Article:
Reading like a who’s who of successful professional athletes, Peterson's growing list of accomplishments speak not only to his renown athletic ability but also to his impactful life after professional ball.  Clearly a hometown favorite, at the conclusion of his talk, Peterson received a rousing standing ovation from the crowd.

MLK Commission IMG 1082After a lunch prepared by the A.L. Mebane Alumni Association, scheduled afternoon events included a presentation of the Alachua Youth Advisory Council Essay and Art Contest Winners, a dance performance “Get Up and Dance, Park II” by the Alachua Senior Cha Chas and a musical presentation by 1000 Voices of Florida.

Community sponsors of this year’s MLK event were Bev’s Better Burgers Alachua, Infinite Wellness & Fitness, Lee’s Preschool Center and Visit Gainesville/Alachua County.

Alachua Mayor Gib Coerper said this year’s MLK celebration was a success for everyone. “This event is always a great way for the community to come together and honor Dr. King and his legacy,” said Coerper. “It was especially great this year to see so many young people in attendance and participating.”

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HIGH SPRINGS, FL - In December, the High Springs Garden Club elected the following members to serve two-year terms on their board: The 2024-2025 officers (L-R) are Treasurer - Chereene Haywood, Secretary Ginger O'Loughlin, Vice President Billie Jo Hanlon, and President Claudia Wolfson.

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GAINESVILLE, Fla. – The large Florida hospital that shut down surgeries abruptly last week over concerns about sterilized operative room equipment is suspending all non-emergency surgeries for one week longer as it grapples with issues that could lead to serious patient infections, surgeons said.

The surgical schedules at North Florida Hospital in Gainesville have fallen into chaos since its decision last week to suspend all elective procedures, according to surgeons inside the hospital who spoke on condition of anonymity because executives there have ordered all medical staff not to talk to reporters about the issue. Multiple surgeries were called off Friday.

The hospital is performing only a fraction of the number of surgeries it usually would, and some procedures were canceled with only hours’ notice, surgeons said. In recent days, three cardiac surgeries and four orthopedic surgeries were called off on the day of the operations, they said.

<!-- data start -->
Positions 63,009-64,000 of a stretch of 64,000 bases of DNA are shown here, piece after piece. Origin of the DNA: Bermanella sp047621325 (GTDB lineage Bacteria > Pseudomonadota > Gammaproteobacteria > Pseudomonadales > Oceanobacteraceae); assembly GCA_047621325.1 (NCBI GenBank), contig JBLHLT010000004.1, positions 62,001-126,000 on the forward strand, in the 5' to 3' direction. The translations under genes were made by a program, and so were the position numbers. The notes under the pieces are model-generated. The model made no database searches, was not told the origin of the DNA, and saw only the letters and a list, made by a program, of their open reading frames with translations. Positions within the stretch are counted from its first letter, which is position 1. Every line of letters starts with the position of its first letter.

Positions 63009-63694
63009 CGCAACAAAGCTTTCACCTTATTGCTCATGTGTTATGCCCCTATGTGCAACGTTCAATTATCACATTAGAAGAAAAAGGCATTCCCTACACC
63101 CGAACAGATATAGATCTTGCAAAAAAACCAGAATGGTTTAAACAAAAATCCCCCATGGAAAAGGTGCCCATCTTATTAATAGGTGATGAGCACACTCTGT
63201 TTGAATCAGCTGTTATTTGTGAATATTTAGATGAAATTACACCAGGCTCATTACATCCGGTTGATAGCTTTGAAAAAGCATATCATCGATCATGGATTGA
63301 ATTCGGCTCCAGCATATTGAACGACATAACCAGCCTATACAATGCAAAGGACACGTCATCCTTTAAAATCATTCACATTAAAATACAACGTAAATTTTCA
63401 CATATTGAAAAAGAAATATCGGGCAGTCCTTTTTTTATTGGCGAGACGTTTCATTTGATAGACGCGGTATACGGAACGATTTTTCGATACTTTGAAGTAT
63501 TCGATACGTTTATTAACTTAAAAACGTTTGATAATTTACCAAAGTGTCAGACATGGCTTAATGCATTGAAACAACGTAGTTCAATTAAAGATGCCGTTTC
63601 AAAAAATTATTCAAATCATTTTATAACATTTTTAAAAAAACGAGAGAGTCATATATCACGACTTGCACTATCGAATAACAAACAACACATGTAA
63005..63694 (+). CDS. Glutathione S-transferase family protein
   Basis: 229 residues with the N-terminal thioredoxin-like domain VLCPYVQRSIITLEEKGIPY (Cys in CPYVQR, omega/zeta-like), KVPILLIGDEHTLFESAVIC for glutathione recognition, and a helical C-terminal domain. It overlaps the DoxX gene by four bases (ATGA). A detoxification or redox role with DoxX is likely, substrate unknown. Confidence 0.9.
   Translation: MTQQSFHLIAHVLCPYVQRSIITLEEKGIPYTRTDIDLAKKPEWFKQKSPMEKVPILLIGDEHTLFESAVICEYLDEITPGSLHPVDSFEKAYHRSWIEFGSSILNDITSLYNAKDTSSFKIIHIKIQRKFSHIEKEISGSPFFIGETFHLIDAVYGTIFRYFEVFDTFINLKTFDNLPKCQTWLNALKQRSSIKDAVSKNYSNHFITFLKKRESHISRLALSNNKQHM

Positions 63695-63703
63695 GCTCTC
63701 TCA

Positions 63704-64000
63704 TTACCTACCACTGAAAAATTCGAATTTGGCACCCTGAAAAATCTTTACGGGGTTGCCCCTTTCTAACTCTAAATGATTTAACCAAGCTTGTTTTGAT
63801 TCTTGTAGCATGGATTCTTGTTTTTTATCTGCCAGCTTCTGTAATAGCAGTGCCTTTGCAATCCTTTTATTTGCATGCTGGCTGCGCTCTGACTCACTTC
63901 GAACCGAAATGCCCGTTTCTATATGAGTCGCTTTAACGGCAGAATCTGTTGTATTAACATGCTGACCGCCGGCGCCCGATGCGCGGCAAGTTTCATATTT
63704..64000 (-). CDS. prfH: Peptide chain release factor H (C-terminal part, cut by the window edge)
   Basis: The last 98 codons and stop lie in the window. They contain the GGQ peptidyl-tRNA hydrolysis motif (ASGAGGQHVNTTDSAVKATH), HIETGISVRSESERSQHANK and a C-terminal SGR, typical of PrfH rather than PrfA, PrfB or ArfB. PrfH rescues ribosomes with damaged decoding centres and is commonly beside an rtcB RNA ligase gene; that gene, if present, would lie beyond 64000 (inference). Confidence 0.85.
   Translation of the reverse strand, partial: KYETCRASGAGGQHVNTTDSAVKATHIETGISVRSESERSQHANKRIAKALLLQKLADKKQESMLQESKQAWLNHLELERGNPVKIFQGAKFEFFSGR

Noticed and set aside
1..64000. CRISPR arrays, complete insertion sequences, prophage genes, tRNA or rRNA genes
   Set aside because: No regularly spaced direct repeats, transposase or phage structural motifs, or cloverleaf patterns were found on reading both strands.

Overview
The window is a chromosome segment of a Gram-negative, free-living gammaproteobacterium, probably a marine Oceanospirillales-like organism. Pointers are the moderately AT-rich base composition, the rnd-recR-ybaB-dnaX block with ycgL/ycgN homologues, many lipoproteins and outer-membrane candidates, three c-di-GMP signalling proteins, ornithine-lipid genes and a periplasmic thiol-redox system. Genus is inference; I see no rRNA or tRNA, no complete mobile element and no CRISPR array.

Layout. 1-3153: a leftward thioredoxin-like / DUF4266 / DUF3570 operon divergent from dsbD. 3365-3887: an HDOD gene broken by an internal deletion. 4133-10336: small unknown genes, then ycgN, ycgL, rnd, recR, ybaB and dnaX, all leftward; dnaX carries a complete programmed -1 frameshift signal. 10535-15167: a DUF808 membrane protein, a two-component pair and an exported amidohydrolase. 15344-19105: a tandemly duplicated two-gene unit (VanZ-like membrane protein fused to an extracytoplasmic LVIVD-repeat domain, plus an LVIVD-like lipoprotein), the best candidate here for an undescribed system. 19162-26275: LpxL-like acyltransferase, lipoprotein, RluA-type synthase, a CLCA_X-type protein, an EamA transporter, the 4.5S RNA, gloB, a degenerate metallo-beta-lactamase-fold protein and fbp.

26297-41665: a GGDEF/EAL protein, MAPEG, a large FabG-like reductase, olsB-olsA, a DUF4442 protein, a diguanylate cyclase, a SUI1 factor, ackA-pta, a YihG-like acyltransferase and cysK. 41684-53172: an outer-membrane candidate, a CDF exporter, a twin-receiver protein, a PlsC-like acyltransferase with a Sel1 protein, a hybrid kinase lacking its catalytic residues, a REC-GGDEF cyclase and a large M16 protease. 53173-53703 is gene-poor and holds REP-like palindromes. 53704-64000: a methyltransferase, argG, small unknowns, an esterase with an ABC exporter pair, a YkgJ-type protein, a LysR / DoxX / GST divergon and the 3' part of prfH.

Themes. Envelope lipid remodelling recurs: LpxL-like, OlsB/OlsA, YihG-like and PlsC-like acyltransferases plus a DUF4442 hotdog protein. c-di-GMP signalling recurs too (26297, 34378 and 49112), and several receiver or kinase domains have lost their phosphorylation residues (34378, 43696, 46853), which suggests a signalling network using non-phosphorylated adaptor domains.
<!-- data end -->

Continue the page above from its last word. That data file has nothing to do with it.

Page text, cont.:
North Florida Hospital – previously known as North Florida Regional Medical Center – is one of the largest hospitals in Florida with 510 beds and 15 operating rooms. It treats more than 50,000 patients each year and has more than 1,000 employees.

It is run by HCA Florida Healthcare. The company sent executives from its corporate offices to Gainesville to manage media inquiries and has ordered that no one in the hospital talk to reporters without approval, one surgeon and other hospital employees said.

In a statement, a spokeswoman, Lauren Lettelier, emphasized that the hospital has resumed some surgeries and was working to reschedule patients whose surgeries were postponed. She declined to answer questions about the numbers of surgeries that had been canceled since Jan. 17, numbers of affected patients or what percentage of surgeries were going forward.

The most important thing for people to know is that the hospital is doing its best to continue to care for the community, Lettelier said. 

The hospital shut down surgeries last week amid concerns over the activities of the Sterile Processing Department, the unit in charge of cleaning and sanitizing instruments used for medical procedures. In statements last week, the hospital said the move was proactive and described it only as an unspecified “operational matter” and an “equipment-related issue that impacted presurgical processes.”

Instruments were found in operating rooms with blood and tissue residue from earlier surgeries, according to the surgeons and other medical staff. In one case, three different trays of equipment for a single cardiac operation were found to be compromised, and the hospital canceled the procedure with the patient still on the surgical bed.

It wasn’t clear whether or how many patients might have been infected by improper sterilization procedures discovered by the hospital. The unit responsible is supposed to clean surgical equipment by hand, wash it and sterilize it at high temperatures before storing equipment on trays that remain sealed until surgeons need them.

A patient scheduled for orthopedic surgery Jan. 19 said his operation was abruptly canceled and has been rescheduled twice for mid-February with no explanation. He also spoke on condition of anonymity due to concerns about upsetting hospital employees who would be operating on him in the future.